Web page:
Ghost Recon Future Soldier: Squad Gameplay

Written by Team Brannen

It’s a tough market for third-person cover based shooting games these days, with the massive franchises such as Gears of War and Mass Effect clogging up the airwaves with their polish and perfection. Yet Ubisoft managed to squeeze itself into the minds of gamers with the alluring promises of 6v6 multiplayer and Guerrilla co-op modes, I am here to tell you that Ubisoft made good on those vows.

The co-op offerings come in the form of four player campaign sessions and a wave based co-op mode named Guerrilla mode. Campaign co-op is pretty standard as friends or online players fill the spots of the three squad mates occupied by the AI in single player, it makes it a lot easier to line up sync-shots but as a whole it’s not any different from the single player campaign. Guerrilla mode features four players in a map area holding out against waves of AI controlled enemies. To start out the players must take over an enemy HQ and set up shop and this location moves every 10th wave to keep the players moving. In between cutting down swaths of enemy forces the players have access to new weapons dropped by allied forces and increasingly powerful “wave-streaks” which offer a support event at the player’s disposal. These range from a radar scan to sentry gun deployments and they can become even more powerful if they are not used immediately. It’s a pretty standard fare wave-based mode that requires a lot of patience and communication for it to be much fun, Ubisoft doesn’t try to reinvent the wheel and as a result it is thoroughly unremarkable.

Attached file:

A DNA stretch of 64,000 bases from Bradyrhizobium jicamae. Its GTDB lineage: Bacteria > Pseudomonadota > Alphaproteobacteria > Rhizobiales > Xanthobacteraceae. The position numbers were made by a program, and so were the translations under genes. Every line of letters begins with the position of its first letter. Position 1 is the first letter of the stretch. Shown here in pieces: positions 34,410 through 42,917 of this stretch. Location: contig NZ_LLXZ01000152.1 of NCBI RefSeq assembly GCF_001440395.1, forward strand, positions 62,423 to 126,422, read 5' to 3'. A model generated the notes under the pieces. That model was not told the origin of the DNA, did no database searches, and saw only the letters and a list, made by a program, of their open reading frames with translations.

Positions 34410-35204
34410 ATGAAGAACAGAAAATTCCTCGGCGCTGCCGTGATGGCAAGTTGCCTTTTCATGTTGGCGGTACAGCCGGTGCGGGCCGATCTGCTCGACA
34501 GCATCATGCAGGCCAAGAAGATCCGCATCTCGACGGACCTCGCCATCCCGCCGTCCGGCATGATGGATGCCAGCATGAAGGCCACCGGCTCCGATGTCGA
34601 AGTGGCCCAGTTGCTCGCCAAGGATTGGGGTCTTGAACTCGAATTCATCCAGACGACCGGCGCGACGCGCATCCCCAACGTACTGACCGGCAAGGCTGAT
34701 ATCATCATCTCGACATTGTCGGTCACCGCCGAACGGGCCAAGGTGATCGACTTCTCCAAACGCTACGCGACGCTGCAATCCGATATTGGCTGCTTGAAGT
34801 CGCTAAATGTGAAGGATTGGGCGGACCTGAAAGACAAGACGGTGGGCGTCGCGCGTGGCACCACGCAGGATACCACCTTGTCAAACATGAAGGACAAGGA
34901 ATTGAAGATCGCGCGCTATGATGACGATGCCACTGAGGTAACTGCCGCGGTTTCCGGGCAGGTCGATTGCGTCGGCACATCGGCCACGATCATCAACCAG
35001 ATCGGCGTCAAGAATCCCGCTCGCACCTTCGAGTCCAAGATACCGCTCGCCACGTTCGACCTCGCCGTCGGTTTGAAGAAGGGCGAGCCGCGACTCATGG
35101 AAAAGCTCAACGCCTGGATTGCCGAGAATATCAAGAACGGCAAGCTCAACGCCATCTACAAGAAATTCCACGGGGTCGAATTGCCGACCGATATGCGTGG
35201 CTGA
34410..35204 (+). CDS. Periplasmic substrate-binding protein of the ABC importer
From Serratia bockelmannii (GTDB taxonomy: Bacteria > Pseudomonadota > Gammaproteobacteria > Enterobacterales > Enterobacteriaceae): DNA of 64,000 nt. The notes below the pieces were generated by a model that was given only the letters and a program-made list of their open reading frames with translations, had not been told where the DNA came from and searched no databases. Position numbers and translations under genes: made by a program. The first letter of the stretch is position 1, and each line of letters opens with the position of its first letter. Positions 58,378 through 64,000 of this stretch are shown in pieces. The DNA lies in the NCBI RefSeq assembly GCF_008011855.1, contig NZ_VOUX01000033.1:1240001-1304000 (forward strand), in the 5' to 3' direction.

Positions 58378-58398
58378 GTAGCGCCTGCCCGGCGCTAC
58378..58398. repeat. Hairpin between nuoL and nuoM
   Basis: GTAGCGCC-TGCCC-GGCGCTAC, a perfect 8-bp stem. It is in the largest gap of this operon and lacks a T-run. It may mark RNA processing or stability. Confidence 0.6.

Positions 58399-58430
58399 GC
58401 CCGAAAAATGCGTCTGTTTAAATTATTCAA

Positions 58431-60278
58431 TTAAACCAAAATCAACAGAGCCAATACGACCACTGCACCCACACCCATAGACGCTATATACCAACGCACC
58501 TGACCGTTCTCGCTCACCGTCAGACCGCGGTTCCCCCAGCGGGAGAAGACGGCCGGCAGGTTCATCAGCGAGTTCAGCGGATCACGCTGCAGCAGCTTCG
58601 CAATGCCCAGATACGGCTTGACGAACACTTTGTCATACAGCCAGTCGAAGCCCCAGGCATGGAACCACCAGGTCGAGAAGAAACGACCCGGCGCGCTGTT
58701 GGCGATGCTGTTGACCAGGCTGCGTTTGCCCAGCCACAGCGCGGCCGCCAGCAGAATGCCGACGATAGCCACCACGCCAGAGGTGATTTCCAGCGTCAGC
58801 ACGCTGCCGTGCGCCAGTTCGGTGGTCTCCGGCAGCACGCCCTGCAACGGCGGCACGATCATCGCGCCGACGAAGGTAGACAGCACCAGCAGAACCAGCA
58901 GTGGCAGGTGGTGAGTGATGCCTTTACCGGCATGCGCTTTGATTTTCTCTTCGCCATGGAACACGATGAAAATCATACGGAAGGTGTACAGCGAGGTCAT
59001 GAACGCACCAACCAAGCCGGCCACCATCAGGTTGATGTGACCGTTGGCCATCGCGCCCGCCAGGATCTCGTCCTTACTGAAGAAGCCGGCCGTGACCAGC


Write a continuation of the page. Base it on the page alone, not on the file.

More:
The multiplayer breaks down into three different classes for the players to choose between

  • The Rifleman handles the ammo distribution and uses heavier weapons like Assault Rifles and LMGs
  • The Engineer uses advanced equipment to find and kill the enemies with things like sensor grenades, UAV, UCAV, sentry guns, and jammers.
  • The Scout uses Sniper Rifles and Sub-Machine guns along with a cloaking system to get behind enemies and cause havoc.

I solely focused on the engineer as my first class and the first thing I discovered was that the weapons were awful. Trying to use a Goblin to hit a target further than twenty meters out is a futile practice. It isn’t until the last weapon unlocks that the engineer gets a weapon that enables offensive production, I was stuck scavenging weapons to avoid using the pithy weapons provided. The upside to the engineer is the ability to reveal the location of the enemies either by using sensor grenades or the omnipresent UAV; the engineer can hang back and gather up those Intel assists. Later on with the decision points between the sentry and the UCAV it really comes down to the play style of the individual user, the UCAV can act as a recon that drops grenades and harasses enemies out of cover while the sentry is best used on the front lines to cover multiple angles. I prefer using the SA58 OSW/Mk17 and the sentry gun to up the offensive capabilities and wade into the battle.